Nike and Errolson Hugh have been busy this year, between the release of the Prestos and now this latest batch of ACG goods. In what might be the best collection to date, there are several key pieces that really take from the ACRONYM DNA and make it a bit more accessible and sports-oriented. Among them are the Alpine Jacket and the cargo pants which come in new DWR water-resistant fabric. You can shop the collection now online and at END.
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Highsnobiety has posted a great new interview with ACRONYM co-founder Errolson Hugh. In the piece, he touches on the impact of technology on Acronym’s development, how hated the ACR Lunar Forces were prior to release, and some of the huge challenges that the company faced in trying to develop their product and expand the company. Check the interview out here , and re-visit the latest SS16 release from ACRNM here.
With the imminent release of Nike ACG’s Holiday 2015 collection, Nike Lab has produced a video going behind the scenes with Nike designer Jerrett Reynolds and ACG/Acronym creative director Errolson Hugh. The clips feature commentary from both creatives on the key pillars of the ACG design philosophy. As well the video offers quick glimpses into how the holiday collection of ACG is looking (that winter white though). View the video above and click through for images from Nike ACG’s Holiday campaign. The full collection will be available at Nike Lab and select stockists including END Clothing and Firmament. on December 3, 2015.
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Nike Lab has brought in the design talents of Errolson Hugh (Founder of ACRONYM) to help re-launch Nike ACG (All Conditions Gear) with this collection of pieces that fit firmly into the techwear category. A big emphasis of the items was fit, and the idea of creating pieces that made movement effortless and fluid while still providing protection from the elements. You can expect much of the utilitarian details that might be found in something by ACRONYM but with the influence of Nike sports heritage.
For me the best item in the collection were the 2-in-1 men’s jacket (the one with the more subtle tonal branding) and the Responder Backpack. They don’t come cheap though with the retail price being set at $550 and $300 respectively. The release includes the ACG 2-in-1 men’s jacket, ACG Tech Fleece men’s pants, ACG Tech Fleece Funnel men’s sweatshirt, ACG Pocket men’s T-shirt, ACG Flyknit Trainer Chukka SFB, ACG Lunarterra Arktos and the ACG Responder backpack. As techwear continues to play a bigger role in the men’s market, it’s great to see that Nike is jumping in with a forward- thinking collection that doesn’t pull any punches.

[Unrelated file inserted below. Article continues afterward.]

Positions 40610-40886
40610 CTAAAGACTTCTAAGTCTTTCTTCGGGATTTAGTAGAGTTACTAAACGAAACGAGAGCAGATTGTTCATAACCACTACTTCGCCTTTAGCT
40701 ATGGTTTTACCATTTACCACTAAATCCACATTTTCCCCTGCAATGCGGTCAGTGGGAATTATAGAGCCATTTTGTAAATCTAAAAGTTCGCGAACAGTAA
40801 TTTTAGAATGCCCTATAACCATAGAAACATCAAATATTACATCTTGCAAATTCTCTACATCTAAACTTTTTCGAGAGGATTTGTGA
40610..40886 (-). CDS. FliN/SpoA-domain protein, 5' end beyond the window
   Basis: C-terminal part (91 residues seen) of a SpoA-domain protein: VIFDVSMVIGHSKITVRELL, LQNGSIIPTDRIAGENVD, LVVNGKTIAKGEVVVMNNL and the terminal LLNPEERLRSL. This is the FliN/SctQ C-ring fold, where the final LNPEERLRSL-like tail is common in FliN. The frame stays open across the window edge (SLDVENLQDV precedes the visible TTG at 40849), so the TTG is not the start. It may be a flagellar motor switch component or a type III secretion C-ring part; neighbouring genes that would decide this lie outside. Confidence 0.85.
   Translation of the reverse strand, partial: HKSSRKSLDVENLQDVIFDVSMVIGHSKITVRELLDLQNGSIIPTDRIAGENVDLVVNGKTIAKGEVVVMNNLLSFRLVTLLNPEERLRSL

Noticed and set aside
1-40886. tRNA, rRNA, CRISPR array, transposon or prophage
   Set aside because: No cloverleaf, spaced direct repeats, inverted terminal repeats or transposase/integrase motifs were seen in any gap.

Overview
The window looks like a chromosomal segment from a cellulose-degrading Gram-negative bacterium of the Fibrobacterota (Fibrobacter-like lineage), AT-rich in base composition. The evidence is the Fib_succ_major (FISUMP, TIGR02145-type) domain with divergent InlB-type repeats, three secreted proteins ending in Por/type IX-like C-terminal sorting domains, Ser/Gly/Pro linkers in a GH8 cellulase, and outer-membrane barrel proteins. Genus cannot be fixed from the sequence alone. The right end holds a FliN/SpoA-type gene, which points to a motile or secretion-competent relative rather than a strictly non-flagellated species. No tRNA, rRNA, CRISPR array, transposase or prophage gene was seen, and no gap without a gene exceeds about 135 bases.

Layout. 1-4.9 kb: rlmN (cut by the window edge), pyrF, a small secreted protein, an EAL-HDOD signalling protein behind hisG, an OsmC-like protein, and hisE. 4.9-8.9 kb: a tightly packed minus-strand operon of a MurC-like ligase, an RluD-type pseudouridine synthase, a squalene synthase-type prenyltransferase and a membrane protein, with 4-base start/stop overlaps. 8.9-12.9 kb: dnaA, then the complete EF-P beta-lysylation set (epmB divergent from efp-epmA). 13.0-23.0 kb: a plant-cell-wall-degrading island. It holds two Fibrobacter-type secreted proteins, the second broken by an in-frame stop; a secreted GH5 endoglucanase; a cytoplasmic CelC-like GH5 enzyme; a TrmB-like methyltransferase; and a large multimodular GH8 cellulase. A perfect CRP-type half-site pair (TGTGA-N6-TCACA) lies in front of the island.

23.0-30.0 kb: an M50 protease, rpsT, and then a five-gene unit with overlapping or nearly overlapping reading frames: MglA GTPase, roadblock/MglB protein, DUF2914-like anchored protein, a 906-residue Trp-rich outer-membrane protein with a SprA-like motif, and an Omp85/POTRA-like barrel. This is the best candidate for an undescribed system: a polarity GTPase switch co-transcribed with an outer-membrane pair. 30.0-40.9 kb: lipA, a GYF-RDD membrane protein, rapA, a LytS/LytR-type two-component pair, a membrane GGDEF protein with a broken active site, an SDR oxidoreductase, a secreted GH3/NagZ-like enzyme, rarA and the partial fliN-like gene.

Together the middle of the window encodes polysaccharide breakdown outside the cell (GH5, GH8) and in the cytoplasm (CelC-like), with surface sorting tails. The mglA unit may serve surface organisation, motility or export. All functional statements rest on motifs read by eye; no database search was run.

Nike ACG is available today at Nike Lab.
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The good folks at Nomad Toronto posted up an interview with Errolson Hugh founder of ACRONYM and designer at Stone Island Shadow Project. As a visionary in technical clothing, it’s always worthwhile reading some of the insights that Errolson gives into his design process. Most of the interview focuses on his designs under the Stone Island Shadow Project label. A quote from the interview is below
What has Shadow Project enabled you to do that you haven’t been able to do with Acronym?
Errolson Hugh: Colour. Colour, and all the fabric research. We’ve learned an incredible amount making things in Italy. The way things are made in Italy is unique, I think, to the world. The tradition, the manufacturing culture in Italy is so, so strong, stronger than anywhere else I’ve ever seen it. It’s incredible to meet people who have been in the industry – like, Carlo is eighth-generation textile. And his son, Silvio, will be the next. It’s crazy. People identify themselves with their work here, with manufacturing, with making fabrics, with knitting garments. And, so, when you talk to them about it, and you talk to them on the level of, “I’m really into this and want to try that,” if you’re sparking new ideas, they’re totally excited to try it. They’re not like, “Well, are you gonna order two million?” It’s really a product, craftsmanship-based culture that I hadn’t encountered at that level before. Without which, Stone Island is basically impossible. The suppliers they work with closely, they have a partnership where, in some cases, Stone Island is almost like their research division. There’s an incredible amount of openness between the fabric suppliers, even the yarn manufacturers, or the dyers. That’s something we would never have seen otherwise. And then, of course, designing fabrics is something you just don’t usually get a chance to do. And designing fabrics in the way Stone Island can make them is also its own special thing. Very, very interesting.
Read the entire interview on Nomad
In case you missed it, take a look at our previous shop profile with Nomad.
Zomby supplies the music and Errolson Hugh runs through the technical details of the Fall/Winter 2012 ACRONYM collection in this fast-paced video entitled ‘Acronymjutsu’. Dressing like a futurist hitman has never looked better.
Errolson Hugh had to create his own lane for his brand Acroymn. Based out of Berlin, he has been steadily pushing the envelope on men’s technical garments since his brand’s inception. It’s always inspiring to hear him speak and gain insight into his creative process. I can’t think of another techwear brand that is as obsessive about minute technical details as ACR is and the opinions shared in this video help explain why.
Via MADE Blog
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